A Study of Virginia's Public Secondary School Counselors and School Law
The purpose of this study was to assess the knowledge base of Virginia's public secondary school counselors in specific areas of school law that are directly related to the issues they encounter within their job responsibilities. A sample size of 416 was selected from a list of 1,892 Virginia public secondary school counselors. These 416 school counselors were sent a secure, online assessment that focused on specific school law areas related to their job responsibilities. To obtain the 66.8% response rate, four sets of emails were sent out once a week for a total of four weeks reminding school counselors to respond. Phone calls also were made attempting to gather responses.
Descriptive statistics were used to summarize the data from the assessment. Then one-way analysis of variances, independent t-tests, and Pearson correlations were used, when appropriate, to determine the relationship between the independent variables and the counselors' knowledge of school law. The mean score correct on the assessment was 29.42/40 (74%). A significantly positive statistical relationship was found at the .05 level with school law knowledge and years of experience. It was discovered that there was a statistically significant difference between counselors' knowledge of school law and having been issued a subpoena, appearing as a witness or defendant in a court of law, and having earned a teaching certificate.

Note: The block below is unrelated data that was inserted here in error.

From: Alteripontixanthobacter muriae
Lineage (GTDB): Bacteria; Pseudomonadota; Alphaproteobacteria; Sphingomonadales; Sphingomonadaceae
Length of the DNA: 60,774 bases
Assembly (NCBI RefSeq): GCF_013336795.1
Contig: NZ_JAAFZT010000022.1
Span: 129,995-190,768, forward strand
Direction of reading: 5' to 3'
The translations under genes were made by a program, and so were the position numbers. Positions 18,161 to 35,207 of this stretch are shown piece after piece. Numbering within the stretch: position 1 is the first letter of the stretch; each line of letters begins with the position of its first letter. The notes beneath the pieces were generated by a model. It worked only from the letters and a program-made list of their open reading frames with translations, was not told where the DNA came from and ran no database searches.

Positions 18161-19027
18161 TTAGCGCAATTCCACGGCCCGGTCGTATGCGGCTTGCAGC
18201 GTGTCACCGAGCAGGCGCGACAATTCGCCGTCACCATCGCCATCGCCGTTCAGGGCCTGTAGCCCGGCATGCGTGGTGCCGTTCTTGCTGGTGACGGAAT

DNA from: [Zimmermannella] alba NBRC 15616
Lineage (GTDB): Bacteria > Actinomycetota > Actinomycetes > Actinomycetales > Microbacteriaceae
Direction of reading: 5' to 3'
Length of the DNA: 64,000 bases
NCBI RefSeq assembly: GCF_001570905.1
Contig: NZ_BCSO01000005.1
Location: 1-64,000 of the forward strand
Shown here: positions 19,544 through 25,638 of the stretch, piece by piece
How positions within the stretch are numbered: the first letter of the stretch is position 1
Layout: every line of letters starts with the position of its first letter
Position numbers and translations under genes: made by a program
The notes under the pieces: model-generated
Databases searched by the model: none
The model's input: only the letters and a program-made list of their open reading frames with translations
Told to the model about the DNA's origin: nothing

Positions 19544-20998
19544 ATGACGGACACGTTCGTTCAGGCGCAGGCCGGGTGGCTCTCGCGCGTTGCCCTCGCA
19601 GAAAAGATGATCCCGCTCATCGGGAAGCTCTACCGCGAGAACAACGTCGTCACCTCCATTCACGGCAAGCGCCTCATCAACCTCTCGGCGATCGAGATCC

The study also surveyed the 16 university/college school counseling preparation programs in Virginia in order to assess if and how students were being taught school law. Of the 11 programs that responded, the survey revealed that only one school, Norfolk State University, offers a class specifically on school law. Seven of the 11 programs (64%) did report covering school law as part of other courses such as legal and ethical issues in counseling.
The goal for this study was to identify gaps in school counselors' understanding of school law. This identification could assist principals, school systems, and graduate school counseling programs in developing additional training opportunities for counselors. By doing this, the very real threat and fear of being held liable in court could be reduced.